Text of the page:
There's new game being played in the world of corporate acquisitions.

It's called strategy that lets the shareholders play a major role.

The credit for designing the strategy goes to the Hunt brothers of Texas, the oil millionaires who are old hands at garnering headlines with their flamboyant acquisitions and trading tactics. Herbert L. Hunt and his brother, Nelson "Bunker," control the Great Western United Corp., which operates a major sugar refining division, a chain of pizza restaurants and develops oil and gas properties.

The Hunts, major players in the world's commodity markets, especially soybeans, sugar and silver, want control of Sunshine Mining Co., of Kellogg, Idaho. Sunshine is the nation's largest silver mining operation.

Frustrated in the goal by Sunshine's stubborn management, the Hunts have twice reduced the Great Western offer for 2 million shares of Sunshine - a controlling interest from $16.75 to $14.75.

The first cut in the Hunt's bid this spring won an admiring glance from Anderson Clayton & Co., the Houston based conglomerate which is also a dominate force in food processing and commodity markets.

Anderson Clayton has been unsuccessful in wooing the management of Gerber Products Co. of Michigan, whose 8.1 million outstanding shares Anderson Clayton is seeking.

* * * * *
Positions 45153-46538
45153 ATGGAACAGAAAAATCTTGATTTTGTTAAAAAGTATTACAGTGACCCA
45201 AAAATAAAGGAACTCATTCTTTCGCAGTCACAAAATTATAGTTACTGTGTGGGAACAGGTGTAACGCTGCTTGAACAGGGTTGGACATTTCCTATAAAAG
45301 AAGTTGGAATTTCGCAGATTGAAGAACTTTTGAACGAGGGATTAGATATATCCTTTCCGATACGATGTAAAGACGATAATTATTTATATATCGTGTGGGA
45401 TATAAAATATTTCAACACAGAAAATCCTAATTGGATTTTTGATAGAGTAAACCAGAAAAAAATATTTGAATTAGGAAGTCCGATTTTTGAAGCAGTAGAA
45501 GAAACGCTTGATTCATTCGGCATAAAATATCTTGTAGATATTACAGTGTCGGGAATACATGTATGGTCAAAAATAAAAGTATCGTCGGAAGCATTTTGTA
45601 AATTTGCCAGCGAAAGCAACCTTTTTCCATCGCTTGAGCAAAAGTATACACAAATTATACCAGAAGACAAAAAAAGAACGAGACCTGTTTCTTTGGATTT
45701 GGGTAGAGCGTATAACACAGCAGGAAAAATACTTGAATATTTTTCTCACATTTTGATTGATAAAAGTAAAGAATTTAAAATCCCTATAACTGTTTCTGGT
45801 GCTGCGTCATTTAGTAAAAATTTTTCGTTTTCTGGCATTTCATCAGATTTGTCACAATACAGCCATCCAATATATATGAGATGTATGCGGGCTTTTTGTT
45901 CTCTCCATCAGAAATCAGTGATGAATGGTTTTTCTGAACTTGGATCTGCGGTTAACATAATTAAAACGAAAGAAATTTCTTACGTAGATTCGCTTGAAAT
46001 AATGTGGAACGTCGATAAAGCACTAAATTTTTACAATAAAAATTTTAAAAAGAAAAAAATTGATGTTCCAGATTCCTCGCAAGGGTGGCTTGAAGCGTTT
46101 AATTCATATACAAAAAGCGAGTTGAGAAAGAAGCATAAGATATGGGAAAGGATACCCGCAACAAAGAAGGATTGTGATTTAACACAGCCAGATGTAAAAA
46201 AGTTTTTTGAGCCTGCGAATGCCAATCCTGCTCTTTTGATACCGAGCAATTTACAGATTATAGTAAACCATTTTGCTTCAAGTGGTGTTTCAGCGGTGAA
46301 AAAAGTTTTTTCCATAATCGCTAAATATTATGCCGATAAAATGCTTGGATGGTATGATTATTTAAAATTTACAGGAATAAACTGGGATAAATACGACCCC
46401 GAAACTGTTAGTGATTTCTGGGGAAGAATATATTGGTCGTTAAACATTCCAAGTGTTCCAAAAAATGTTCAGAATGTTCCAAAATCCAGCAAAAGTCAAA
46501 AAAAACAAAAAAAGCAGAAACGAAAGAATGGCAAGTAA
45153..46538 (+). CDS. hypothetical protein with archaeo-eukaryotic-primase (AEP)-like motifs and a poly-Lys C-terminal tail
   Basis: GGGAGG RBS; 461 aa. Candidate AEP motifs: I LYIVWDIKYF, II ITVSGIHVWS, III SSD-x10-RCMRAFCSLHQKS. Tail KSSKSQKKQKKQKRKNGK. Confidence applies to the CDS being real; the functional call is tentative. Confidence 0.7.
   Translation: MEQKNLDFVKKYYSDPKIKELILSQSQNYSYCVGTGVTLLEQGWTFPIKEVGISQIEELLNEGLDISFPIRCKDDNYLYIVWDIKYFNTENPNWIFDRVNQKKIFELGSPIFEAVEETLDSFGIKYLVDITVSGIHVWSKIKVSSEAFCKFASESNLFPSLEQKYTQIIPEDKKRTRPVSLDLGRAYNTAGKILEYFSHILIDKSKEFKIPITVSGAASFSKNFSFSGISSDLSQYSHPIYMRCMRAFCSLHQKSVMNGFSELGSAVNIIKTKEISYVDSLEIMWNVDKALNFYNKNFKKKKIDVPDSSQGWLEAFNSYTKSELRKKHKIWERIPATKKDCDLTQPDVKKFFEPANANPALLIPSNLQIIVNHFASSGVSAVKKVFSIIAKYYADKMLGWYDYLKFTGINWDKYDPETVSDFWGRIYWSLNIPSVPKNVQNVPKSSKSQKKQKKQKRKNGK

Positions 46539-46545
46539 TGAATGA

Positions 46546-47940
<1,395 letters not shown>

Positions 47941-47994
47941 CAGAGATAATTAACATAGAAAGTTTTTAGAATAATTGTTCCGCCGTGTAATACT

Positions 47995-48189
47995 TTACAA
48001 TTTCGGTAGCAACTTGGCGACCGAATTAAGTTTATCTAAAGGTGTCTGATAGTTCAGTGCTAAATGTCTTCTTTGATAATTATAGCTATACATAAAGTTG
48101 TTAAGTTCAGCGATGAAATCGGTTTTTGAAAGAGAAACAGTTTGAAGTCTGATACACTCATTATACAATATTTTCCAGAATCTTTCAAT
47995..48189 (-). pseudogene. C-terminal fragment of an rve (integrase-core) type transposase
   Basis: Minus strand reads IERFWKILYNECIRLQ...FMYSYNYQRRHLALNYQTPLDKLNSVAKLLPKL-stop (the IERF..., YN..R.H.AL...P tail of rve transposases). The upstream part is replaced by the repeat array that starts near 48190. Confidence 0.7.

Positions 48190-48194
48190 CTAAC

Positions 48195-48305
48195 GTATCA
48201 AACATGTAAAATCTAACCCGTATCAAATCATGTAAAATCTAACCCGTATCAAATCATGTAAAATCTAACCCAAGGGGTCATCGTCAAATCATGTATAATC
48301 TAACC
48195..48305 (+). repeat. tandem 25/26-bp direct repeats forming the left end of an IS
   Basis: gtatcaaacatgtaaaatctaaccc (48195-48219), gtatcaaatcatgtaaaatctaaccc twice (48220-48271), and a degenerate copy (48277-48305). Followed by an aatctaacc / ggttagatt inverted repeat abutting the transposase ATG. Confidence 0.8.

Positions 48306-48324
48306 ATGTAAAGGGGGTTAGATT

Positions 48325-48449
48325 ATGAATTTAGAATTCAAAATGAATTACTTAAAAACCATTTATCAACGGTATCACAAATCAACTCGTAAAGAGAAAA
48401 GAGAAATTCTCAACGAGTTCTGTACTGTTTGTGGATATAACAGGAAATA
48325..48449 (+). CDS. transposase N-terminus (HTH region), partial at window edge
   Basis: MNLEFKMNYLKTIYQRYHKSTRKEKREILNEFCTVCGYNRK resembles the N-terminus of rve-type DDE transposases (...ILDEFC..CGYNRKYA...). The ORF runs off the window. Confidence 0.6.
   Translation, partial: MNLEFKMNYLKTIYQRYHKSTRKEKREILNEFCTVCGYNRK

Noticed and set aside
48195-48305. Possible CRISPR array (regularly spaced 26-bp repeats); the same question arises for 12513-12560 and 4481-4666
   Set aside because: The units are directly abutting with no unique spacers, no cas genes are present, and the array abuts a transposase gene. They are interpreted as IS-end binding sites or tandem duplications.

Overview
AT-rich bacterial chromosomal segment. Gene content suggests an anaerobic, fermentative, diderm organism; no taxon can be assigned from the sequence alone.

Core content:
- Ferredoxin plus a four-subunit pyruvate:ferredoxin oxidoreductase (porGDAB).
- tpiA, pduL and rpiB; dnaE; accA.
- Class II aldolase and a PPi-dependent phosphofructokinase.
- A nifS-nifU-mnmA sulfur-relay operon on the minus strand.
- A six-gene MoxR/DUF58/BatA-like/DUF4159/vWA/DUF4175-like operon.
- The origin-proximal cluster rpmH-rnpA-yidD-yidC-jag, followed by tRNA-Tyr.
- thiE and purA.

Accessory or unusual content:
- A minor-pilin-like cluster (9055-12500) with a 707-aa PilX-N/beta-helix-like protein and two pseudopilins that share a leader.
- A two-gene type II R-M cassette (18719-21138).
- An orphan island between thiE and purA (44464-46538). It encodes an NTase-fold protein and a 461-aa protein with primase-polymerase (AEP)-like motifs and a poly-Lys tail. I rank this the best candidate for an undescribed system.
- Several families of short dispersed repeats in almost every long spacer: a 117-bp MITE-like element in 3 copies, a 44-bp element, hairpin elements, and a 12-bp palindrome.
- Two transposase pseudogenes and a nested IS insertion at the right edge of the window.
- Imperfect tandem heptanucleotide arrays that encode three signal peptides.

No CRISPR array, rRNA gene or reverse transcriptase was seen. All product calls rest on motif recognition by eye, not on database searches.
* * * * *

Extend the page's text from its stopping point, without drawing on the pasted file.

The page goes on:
So, on Aug. 1, Anderson Clayton cut its original offer of $40 a share to $37 a share, hoping to anger enough Gerber shareholders that lawsuits would be filled against Gerber management for the lost chance to sell the shares at $40.

Anderson Clayton cited the lower third quarter earnings of Gerber as a reason for its reduced bid, but stock market analysts and corporate lawyers say it was a simple - but effective - ploy to pressure management to accept the takeover. Two class action shareholder suits have been filed since the reduction, fulfilling Anderson Clayton's expectations.

Great Western blamed "the substantail expense of litigation and other costs" involved in its six-month-long courtship of Sunshine as the reason for its cutback of the offer. No shareholders have filed suit against Sunshine yet, but Sunshine's management said Wednesday that the completion of the acquisition was the fault of Great Western, not of its board.